II. Structural Reform Gaps: Estimation

A number of studies have used benchmarking to identify reform needs. In its “Going for Growth” analysis, the OECD (2013, 2015) benchmarks countries against the OECD median. 5 The World Bank (2015)Doing Business report computes scores for distance to the frontier. The Transition Report of the European Bank for Reconstruction and Development compares countries to the absolute maximum score on a number of reform indicators. For CESEE countries IMF (2016) uses various benchmarks, including advanced Europe and benchmarks for drivers of growth (labor, investment, and productivity). However, none of these methodologies take the level of income explicitly into account in benchmarking. Benchmarking indicators to level of development or other structural characteristics is common in other areas of economics, such as for example in the tax effort literature6 or the IMF External Balance Assessment methodology (Phillips et al. 2013).

To measure the degree of structural development, we use the GCR data from the 2015-16 report. The GCR reports more than 126 indicators for up to 148 countries; these are grouped in 12 broad areas, which the report calls pillars: 1–institutions, 2–infrastructure, 3–macroeconomic environment, 4–health and primary education, 5–higher education and training, 6–goods market efficiency, 7–labor market efficiency, 8–financial market development, 9–technological readiness, 10–market size, 11–business sophistication, and 12–innovation. Each country is scored on each pillar from 1 (worst) to 7 (best).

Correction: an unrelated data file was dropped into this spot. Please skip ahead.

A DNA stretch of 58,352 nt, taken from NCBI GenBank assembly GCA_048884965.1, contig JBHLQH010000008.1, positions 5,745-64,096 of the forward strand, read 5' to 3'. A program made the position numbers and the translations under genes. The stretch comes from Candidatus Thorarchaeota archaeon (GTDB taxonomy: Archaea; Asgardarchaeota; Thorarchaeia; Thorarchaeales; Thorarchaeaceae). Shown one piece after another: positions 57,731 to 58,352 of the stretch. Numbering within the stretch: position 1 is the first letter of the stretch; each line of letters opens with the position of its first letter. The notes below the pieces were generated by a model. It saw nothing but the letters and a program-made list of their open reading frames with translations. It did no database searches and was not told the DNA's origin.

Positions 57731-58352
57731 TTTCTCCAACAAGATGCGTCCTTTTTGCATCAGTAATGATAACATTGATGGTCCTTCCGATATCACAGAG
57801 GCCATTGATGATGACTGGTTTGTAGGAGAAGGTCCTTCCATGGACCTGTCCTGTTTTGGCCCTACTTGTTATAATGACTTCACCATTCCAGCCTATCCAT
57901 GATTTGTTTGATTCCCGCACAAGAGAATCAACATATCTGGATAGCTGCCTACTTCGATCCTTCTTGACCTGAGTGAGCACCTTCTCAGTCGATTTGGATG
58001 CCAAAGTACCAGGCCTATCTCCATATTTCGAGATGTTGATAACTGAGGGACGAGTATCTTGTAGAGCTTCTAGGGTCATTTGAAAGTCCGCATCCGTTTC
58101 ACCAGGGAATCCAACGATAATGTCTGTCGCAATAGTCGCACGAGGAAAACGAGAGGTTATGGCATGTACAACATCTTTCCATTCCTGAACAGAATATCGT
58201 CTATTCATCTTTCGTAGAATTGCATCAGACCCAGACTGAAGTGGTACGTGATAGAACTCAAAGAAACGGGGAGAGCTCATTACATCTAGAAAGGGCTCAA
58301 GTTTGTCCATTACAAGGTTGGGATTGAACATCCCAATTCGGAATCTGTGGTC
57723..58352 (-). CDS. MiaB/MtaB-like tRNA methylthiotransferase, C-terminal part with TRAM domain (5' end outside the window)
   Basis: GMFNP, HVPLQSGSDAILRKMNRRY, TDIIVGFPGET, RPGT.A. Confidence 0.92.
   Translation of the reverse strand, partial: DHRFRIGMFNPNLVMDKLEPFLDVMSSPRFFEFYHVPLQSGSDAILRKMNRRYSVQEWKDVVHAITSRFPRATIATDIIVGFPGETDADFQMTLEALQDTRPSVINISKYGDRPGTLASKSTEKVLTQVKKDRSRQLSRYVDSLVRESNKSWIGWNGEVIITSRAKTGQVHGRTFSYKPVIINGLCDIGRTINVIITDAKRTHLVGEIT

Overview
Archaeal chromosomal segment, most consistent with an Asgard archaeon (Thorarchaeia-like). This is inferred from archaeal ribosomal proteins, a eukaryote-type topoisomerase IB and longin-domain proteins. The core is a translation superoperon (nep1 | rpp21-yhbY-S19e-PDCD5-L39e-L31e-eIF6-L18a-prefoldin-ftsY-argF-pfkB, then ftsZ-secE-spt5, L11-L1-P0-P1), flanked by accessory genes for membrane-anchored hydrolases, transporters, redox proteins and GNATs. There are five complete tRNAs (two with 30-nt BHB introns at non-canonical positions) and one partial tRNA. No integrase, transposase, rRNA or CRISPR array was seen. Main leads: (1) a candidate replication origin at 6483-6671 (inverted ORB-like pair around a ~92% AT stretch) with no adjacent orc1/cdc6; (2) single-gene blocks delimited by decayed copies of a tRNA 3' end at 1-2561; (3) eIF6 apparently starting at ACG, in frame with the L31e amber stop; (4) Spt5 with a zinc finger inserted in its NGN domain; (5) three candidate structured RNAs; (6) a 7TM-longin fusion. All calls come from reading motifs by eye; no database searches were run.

Empirically, there is a close positive correlation between per capita income and structural indicators (Figure 1): countries with higher per capita income tend to have better structural indicators. There is a similar correlation between disaggregated structural reform indicators and real GDP per capita (Figure 2).

Figure 1.GCR Score and GDP per Capita in 2015

Source: WEF 2015, JVI.

Figure 2.Global Competitiveness and Real GDP per Capita, 2015

Source: WEF 2015.

Note: For each pillar, scores are specified on the vertical axis and each country is scored from 1 (worst) to 7 (best). Pillar 10 (market size) is excluded from the analysis.

In what follows, we estimate the formal link between reform indicators and per capita income, as well as other structural characteristics. We then use the results to compare structural indicators of a given country to those with a generic country that has a 40 percent higher per capita income. We begin by running the following regression for each indicator:

where Iik is indicator k in country i and Xi is the set of controls; α, β estimated parameters, εi the error term. To proxy for level of development, we take the logarithm of annual income per capita in 2015 (measured by GDP per capita) in 2005 prices.

As the initial specification, we choose the regression that includes only a constant and per capita income. As with GDP per capita, all structural reform indicators are logged in order to give less weight to potential outliers. The summary statistics are provided in Appendix Table A1.1.